's admirable trio is the legendary recording engineer Rudy van Gelder who engineered, mixed and mastered the album at his studio in Englewood Cliffs, NJ. DeFrancesco, whose mastery of the Hammond B3 is universally recognized and unquestioned, wrote the groovy homage to van Gelder that wraps up the album, elsewhere stepping aside to make room for such able tunesmiths as Miles Davis
DeFrancesco can always be counted on to unearth an offbeat song selection or two, and this he does at the outset with Hal Spina's "I Don't Wanna Be Kissed," a mid-tempo charmer on which the organ is made to sound at times like a piano. Miles' "Budo" bounces along at a lively clip, setting the stage for a pair of memorable ballads, Jenkins' "Goodbye" and Heywood's "Canadian Sunset." Hubbard's "Up Jumped Spring," one of the more impressive jazz themes ever written (reframed melodically by DeFrancesco and Co.), precedes Rollins' playful "Way Out West" and the scurrying standard "After You've Gone." The tempo slows moderately for "Monk's Dream" and substantially for "Stardust" before the trio dig in hard to deliver "One for Rudy" (on which the listener can briefly hear van Gelder's directive to commence recording).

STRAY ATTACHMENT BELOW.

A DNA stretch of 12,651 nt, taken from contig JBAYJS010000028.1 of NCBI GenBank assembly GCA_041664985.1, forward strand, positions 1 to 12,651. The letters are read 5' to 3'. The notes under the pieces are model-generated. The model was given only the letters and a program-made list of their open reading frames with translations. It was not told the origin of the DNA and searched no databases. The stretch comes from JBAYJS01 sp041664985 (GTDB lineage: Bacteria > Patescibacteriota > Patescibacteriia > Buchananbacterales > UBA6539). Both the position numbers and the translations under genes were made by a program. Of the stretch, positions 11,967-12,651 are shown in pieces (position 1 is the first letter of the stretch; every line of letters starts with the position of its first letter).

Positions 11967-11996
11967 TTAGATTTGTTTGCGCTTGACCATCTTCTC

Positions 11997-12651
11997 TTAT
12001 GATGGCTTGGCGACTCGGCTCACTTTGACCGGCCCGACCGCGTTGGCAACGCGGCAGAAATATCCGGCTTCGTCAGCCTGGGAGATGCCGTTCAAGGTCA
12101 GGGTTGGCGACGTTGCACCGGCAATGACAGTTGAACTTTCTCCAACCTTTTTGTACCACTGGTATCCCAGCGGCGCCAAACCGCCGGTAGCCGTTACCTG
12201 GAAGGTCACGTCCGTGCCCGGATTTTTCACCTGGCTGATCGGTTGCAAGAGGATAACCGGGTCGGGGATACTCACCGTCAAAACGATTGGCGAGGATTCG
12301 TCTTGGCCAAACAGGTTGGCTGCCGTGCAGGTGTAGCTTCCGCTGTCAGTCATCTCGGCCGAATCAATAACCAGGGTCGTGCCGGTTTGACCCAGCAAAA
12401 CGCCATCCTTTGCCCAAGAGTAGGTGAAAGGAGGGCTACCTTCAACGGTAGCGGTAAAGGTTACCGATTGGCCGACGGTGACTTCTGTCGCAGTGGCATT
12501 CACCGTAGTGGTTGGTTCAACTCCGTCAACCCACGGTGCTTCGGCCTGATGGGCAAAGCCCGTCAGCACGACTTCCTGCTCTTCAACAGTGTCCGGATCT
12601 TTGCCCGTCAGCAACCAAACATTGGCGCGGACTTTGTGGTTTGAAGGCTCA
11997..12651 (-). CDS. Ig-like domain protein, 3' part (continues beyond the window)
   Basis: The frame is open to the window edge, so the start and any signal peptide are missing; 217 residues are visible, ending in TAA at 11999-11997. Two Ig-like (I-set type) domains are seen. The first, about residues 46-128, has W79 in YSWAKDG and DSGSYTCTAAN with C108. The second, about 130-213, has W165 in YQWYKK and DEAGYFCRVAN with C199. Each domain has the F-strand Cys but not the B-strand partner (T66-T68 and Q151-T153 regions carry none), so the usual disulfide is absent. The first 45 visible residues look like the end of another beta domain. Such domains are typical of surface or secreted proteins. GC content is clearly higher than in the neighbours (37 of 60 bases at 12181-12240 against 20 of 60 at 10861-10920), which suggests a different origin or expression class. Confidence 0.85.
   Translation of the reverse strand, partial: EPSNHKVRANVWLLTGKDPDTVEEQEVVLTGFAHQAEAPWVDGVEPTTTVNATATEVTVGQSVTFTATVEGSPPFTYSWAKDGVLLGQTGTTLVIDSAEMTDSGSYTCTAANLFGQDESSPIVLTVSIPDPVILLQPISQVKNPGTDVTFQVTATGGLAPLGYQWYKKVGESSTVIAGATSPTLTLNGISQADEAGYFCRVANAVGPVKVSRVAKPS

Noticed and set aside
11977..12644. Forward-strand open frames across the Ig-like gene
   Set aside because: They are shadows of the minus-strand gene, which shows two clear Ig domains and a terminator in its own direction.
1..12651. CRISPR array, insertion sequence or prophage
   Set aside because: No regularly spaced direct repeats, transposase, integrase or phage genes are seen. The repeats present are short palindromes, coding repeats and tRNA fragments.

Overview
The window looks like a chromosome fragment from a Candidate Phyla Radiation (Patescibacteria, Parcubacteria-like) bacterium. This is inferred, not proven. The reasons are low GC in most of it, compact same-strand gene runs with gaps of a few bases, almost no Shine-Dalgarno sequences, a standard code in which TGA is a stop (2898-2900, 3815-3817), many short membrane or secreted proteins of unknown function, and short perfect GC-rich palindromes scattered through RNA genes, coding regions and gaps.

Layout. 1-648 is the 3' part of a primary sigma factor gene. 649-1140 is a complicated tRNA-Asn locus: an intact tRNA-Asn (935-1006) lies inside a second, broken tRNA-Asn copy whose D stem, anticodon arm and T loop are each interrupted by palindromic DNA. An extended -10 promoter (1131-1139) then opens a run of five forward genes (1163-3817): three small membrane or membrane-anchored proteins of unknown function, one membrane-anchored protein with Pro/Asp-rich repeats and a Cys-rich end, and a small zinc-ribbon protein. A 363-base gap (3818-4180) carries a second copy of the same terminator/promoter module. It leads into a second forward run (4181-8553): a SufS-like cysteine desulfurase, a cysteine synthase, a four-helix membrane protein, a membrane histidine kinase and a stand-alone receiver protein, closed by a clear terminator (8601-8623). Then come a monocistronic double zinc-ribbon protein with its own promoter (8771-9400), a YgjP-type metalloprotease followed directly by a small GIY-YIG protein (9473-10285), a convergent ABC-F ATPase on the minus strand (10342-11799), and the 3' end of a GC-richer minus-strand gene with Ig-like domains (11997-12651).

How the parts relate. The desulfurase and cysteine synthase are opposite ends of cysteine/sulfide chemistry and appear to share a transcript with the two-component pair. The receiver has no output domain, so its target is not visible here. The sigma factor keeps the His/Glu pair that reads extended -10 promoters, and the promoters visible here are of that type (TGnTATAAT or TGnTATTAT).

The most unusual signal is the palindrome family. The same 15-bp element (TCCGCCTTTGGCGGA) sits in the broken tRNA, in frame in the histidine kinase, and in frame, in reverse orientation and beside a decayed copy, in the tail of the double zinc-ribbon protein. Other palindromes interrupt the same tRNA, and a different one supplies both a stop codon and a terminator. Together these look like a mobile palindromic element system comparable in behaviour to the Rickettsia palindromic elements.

DeFrancesco brandishes his gargantuan chops throughout, while Cotter and Banda lend sympathetic support and Cotter solos effectively when called upon. Even though DeFrancesco's name is on the marquee, this is clearly a group effort in which everyone plays an essential role. Needless to say, the recording itself is first-class, playing time respectable at just under an hour. For fans of organ trios in general and Joey DeFrancesco in particular, a charming and readily endorsed session.
Track Listing: I Don’t Wanna Be Kissed; Budo; Goodbye; Canadian Sunset; Up Jumped Spring; Way Out West; After You’ve Gone; Monk’s Dream; Stardust; One for Rudy.
Personnel: Joey DeFrancesco: Hammond B3 organ; Steve Cotter: guitar; Ramon Banda: drums.